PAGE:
Carnesi said the juror who wrote the letter should get the boot.
"Root out whoever wrote the letter," he said.
Outside the courthouse, members of the gotti family were stunned. While Junior's sister, Victoria, cried, her brother Peter said, "It's not about my brother. It's about justice."
Gotti's three previous racketeering trials all ended without verdicts.
Earlier in the day, a career criminal testified that the prosecution's star witness, mob turncoat John Alite, "hated" Gotti and that the former Gambino boss "didn't deserve the reputation that he had."
Matthew Morris, 36, who shared a prison cell with Alite in Florida for two weeks, testified in Manhattan federal court that Alite bragged to him that he had "a key" to get out of prison -- a reference to him dropping a dime on Gotti in exchange for a lighter prison term.
Morris, a convicted bank robber and drug dealer who appeared loopy on the stand and admitted he was taking Zoloft to combat depression, said Alite had no love for Gotti.
"He hated his guts," Morris said Alite told him when talking about the mobster. "He hated the Gotti family."
Morris said Alite told him that Gotti "didn't deserve the reputation that he had."
Alite also "had to do whatever he had to do" to get out of prison, according to Morris, who is doing time in a federal prison in West Virginia.

Gotti may testify in his murder trial

John “Junior” Gotti may take the stand in his own defense in his murder and racketeering trial.
The defense has notified the judge that he may decide to testify.
Gotti is on trial for a fourth time in Manhattan federal court. The previous three cases ended in hung juries.
The feds have accused Gotti of racketeering and his involvement in three mob murders.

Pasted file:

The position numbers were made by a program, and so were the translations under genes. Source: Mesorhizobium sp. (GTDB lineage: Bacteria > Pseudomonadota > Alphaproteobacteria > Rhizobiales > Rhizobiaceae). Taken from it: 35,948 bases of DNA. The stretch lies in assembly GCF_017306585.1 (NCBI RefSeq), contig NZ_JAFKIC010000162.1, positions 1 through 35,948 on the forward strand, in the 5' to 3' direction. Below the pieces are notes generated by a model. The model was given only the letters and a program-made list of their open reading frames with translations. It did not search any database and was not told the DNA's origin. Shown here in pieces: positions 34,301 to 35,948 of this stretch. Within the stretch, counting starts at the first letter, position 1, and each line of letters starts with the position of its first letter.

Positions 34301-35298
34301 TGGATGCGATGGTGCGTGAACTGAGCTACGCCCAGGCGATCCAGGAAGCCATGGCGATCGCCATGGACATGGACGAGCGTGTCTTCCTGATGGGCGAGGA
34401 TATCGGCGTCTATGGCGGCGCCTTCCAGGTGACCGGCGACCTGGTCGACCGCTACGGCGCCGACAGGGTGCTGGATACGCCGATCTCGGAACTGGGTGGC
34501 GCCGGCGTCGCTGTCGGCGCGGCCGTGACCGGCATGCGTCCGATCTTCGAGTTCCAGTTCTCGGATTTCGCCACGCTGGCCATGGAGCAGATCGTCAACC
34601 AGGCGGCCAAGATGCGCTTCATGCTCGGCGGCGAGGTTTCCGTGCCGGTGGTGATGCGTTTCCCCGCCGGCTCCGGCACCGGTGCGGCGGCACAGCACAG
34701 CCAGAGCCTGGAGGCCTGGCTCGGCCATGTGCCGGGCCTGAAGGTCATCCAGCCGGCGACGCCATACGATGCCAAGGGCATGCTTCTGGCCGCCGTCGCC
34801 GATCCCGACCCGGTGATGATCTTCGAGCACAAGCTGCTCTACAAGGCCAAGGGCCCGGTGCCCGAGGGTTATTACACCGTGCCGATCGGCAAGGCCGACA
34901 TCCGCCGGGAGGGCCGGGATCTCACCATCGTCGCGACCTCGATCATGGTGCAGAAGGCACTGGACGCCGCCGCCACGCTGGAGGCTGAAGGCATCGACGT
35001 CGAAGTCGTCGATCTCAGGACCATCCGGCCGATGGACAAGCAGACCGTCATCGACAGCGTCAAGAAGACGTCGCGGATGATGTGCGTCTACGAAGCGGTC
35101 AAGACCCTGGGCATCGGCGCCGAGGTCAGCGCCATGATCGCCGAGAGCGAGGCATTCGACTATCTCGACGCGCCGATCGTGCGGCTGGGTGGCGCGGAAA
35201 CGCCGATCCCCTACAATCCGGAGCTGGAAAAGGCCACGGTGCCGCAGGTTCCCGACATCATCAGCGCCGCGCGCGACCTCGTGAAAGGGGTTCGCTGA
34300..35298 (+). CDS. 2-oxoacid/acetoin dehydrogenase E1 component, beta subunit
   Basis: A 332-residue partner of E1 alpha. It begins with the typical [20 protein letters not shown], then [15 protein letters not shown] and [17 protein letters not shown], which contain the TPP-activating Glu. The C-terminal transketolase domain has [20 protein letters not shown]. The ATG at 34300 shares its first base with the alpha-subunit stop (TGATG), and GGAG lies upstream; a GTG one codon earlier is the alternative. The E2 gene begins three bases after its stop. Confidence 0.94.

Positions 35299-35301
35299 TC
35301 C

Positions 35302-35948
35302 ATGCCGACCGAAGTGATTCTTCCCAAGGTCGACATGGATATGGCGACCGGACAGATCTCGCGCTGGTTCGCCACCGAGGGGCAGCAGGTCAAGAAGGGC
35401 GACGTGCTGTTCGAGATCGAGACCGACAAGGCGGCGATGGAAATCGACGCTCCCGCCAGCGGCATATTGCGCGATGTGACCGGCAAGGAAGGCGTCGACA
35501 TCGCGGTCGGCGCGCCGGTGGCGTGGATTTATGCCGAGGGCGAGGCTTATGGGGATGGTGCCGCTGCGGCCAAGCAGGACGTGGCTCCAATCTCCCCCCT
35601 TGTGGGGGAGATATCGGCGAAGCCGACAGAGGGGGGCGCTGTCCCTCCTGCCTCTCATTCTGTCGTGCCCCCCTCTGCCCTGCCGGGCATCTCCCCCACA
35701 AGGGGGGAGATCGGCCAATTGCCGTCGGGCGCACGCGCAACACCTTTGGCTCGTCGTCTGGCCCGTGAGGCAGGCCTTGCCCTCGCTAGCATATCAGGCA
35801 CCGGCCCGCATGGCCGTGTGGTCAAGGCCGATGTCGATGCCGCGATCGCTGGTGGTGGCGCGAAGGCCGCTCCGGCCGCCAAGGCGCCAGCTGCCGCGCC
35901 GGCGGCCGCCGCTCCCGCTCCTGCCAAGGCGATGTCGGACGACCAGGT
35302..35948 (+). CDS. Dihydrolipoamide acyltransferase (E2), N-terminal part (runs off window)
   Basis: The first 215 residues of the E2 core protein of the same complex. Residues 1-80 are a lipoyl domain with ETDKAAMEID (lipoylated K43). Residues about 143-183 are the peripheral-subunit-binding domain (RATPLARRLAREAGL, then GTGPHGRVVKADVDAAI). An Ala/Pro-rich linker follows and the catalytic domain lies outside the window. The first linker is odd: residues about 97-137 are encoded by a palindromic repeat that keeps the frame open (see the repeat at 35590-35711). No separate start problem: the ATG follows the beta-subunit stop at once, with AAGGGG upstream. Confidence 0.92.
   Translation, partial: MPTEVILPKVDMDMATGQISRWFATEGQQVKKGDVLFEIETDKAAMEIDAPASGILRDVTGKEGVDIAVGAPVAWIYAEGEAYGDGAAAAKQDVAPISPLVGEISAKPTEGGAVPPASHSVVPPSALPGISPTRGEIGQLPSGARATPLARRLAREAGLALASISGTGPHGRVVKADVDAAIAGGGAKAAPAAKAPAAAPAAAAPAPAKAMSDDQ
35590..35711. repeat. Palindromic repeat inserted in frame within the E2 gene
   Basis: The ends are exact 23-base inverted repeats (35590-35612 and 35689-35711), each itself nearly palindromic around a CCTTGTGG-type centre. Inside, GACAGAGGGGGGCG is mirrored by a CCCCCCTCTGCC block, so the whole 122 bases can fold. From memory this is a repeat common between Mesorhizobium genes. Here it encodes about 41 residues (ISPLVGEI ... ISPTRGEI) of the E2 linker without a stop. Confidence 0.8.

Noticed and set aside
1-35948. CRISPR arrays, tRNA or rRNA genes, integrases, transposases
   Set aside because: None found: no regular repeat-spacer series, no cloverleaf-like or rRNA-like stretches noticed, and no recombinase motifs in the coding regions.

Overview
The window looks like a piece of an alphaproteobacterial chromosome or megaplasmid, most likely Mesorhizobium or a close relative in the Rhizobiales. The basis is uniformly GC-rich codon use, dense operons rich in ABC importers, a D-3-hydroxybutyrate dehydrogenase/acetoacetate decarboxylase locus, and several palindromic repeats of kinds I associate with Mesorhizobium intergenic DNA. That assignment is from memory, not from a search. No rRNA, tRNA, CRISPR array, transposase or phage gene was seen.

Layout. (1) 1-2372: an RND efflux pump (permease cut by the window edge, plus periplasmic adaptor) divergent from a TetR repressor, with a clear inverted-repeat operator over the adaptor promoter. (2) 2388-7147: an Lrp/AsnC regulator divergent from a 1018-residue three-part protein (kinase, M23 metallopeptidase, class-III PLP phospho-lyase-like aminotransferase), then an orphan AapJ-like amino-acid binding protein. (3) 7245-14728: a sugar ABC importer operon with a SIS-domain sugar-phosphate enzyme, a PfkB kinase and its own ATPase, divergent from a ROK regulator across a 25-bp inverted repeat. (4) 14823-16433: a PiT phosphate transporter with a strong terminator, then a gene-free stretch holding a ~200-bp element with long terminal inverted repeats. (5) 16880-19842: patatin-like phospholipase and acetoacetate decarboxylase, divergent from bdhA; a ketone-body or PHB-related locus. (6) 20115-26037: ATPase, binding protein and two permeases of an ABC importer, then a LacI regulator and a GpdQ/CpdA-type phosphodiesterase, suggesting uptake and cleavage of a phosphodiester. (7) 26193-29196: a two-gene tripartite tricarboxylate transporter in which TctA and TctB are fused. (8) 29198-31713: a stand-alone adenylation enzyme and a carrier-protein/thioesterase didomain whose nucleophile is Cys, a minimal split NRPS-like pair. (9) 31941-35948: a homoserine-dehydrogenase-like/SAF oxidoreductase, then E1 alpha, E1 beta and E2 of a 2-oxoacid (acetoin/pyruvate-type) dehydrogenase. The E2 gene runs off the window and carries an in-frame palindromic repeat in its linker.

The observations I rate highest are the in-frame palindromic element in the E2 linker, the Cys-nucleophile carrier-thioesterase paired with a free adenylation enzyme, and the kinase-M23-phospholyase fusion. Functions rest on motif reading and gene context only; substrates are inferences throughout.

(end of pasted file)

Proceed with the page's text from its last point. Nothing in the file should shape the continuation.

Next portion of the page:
Meanwhile, Judge Kevin Castel tried to lighten the jury’s tense mood.
Before the first break today, he broke out a plastic jug of 105 individually wrapped Twizzlers.
The judge said the candy would help jurors refrain from discussing the case because they can’t have serious discussions while eating Twizzlers.
Or jurors could take out their frustrations by chewing on them, Castel said.
The jury has had a tough time in this trial.
Yesterday, a fight nearly erupted between two jurors when a young woman who's been accused of creating a "hostile environment" taunted a fellow panelist as a "hater."
Last week, one of the jurors involved in yesterday’s altercation was sowing discord with diva-like behavior and a plan to push deliberations past Christmas, a fellow panelist snitched to the judge.

Monday, November 2, 2009

Peter stole from John Jr in Gotti case

Oh brother!
While John "Junior" Gotti was sitting in an upstate prison, his brother Peter collected on an old loan and stole $10,000 from him, according to testimony today in Manhattan federal court.
Gotti, 34, testified that he swiped the cash because he's a degenerate gambler and needed the money to help pay down his out-of-control debts.
"I learned of the two debts [in 1997] ... I was looking for money anyway I could get it," Peter Gotti said during Junior's fourth racketeering trial.
Gotti's previous three trials ended in either a hung jury or mistrial.
Peter Gotti said he has had a gambling problem since he was an 8-year-old and that he and his father, John "Dapper Don" Gotti, illegally bet on football games.
As a result of his gambling addiction, Gotti said he owes the IRS $58,000 and can't afford to pay for health insurance for his wife and four kids.
Gotti has also worked an array of odd jobs, including on his sister Victoria's reality TV show, a vending machine business and a bakery that went out of business.
While Junior was at the federal prison in upstate Ray Brook near Lake Placid, Peter said he learned that his brother had made two loans -- one in 1993 and a second in 1995 -- totaling $35,000 to a cousin.
Peter said that under the guise that he was collecting for his brother, the cousin handed him $3,000 the first time and a series of subsequebt payments that totaled another $7,000.
Peter Gotti said he took the money without notifying Junior.